The terrorist attacks in Paris by the Islamic State (IS) last Friday killed at least 129 people, leaving France and the world in great horror and sorrow. French President Francois Hollande responded by calling the attacks “an act of war” and pleading to wage a “merciless” fight against terrorism. U.S. President Barack Obama condemned the terrorist act an “attack on all of humanity and the universal values we share.” In this Policy Alert, we examine commentary from China, Russia, India, Japan, South Korea, and Brazil on the Paris terrorist attacks.
Chinese officials unanimously condemned the attacks and extended their condolences to France. (more…)Continue Reading →
The $400 billion natural gas agreement concluded by Russia and China in May 2014 was hailed by both countries’ leaders as a game-changing development in international affairs. Many Russian and Chinese analysts also seized upon the deal as evidence of an emerging Sino-Russian partnership set to challenge the U.S.-led global order. Is the gas deal part of a broader shift in Russia-China relations and the global balance of power? Are the two countries ready to construct a formidable alliance to challenge the United States and Europe? Or should the agreement be viewed in simpler economic terms?
The gas deal is the latest in a series of political, economic, and military developments between the two countries over more than two decades that illustrates a stronger and more integrated Russia-China relationship. However, the evolution of the Russia-China relationship over the past quarter of a century has been marked by as many policy failures as successes. Economic ties are not as deep as they could be and continue to be dominated by Russian raw materials exports to China. Diplomatic relations are also characterized by a grandiose rhetoric that overstates the progress made between the two countries and undersells underlying cultural and political differences. Complications continue to surround the implementation of the May 2014 gas deal, reflecting these dynamics as well as wider political and economic events that have transformed the global energy landscape since the gas deal was concluded. (more…)Continue Reading →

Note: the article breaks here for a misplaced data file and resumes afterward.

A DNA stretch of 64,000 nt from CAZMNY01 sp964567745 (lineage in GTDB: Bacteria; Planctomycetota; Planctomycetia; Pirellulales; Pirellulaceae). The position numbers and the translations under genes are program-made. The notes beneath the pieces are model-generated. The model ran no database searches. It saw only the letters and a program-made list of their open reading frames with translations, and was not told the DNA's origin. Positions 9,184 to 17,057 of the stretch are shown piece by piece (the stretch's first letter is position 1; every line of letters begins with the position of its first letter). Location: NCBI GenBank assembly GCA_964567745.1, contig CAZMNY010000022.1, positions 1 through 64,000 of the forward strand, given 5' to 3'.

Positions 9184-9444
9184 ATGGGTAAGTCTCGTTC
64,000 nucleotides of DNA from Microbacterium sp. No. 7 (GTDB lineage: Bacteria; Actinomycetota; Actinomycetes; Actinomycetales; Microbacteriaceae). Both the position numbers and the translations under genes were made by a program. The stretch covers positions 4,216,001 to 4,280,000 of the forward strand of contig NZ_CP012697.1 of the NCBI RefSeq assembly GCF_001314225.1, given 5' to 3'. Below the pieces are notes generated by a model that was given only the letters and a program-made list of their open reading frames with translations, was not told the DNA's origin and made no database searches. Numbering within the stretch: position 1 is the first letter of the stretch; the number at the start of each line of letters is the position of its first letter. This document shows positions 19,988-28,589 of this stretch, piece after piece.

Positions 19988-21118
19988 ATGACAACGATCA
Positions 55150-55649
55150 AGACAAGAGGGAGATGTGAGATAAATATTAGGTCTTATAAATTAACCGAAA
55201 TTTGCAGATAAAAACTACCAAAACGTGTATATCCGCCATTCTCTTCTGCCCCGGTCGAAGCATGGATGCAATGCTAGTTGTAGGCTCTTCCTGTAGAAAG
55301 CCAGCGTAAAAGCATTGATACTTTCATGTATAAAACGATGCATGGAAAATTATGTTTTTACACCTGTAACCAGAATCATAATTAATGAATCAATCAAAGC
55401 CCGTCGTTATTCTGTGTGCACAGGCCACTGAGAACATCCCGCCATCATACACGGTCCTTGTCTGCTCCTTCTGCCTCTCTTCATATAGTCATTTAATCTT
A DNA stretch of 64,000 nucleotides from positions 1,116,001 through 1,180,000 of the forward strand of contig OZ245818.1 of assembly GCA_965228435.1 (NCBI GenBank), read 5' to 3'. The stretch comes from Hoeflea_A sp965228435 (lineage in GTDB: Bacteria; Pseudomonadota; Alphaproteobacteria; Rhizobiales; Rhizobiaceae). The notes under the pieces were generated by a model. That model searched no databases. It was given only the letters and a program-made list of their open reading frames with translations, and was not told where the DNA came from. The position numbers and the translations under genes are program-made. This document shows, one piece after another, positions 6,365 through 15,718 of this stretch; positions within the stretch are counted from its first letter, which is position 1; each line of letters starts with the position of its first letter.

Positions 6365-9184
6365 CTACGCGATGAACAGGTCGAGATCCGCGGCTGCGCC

Expanding ties between the U.S. and India now span the entire spectrum of foreign policy, inevitably giving rise to convergences and divergences. What are some of the biggest challenges and greatest opportunities in U.S.-India relations? The “Perspectives on U.S.-India Relations” panel, held at the George Washington University on October 5, outlined the contours of the U.S.-India relationship and prospects for its future. The session, sponsored by the Federation of Indian Chambers of Commerce and Industry (FICCI) and hosted by the Sigur Center for Asian Studies, was part of a broader daylong FICCI-GWU Foreign Policy Leadership Workshop introducing a leading group of Indian parliamentarians to U.S. foreign policy on current issues that are of major importance to India. Members of the Indian delegation included: (more…)Continue Reading →
Earlier this month, twelve Pacific Rim countries, including the United States and Japan, reached a final agreement on the Trans-Pacific Partnership (TPP), the largest regional trade pact in history with its member states accounting for nearly 40 percent of global GDP. The pact also constitutes a cornerstone of President Obama’s “rebalance” toward Asia. In this Policy Alert, we examine commentary from China, Russia, Japan, South Korea, and India on the trade deal.
Chinese commentary urged the government to push forward with the China-led Regional Comprehensive Economic Partnership (RCEP) while downplaying the potential impact of the TPP for China. (more…)Continue Reading →
History means a lot in East Asian international politics. Past histories that are related to ongoing issues are reinterpreted, revised and debated among countries. The most prominent topic in the region involves the controversies between Japan and countries that were colonized or occupied by the Japanese Empire. Regarding this issue, China and South Korea are on the same boat. In 2014, for example, China built a memorial for An Jung Gun, a Korean independence activist who assassinated Ito Hirobumi, then Prime Minister of the Empire of Japan, in Harbin at Korean President Park Geun-hye’s request.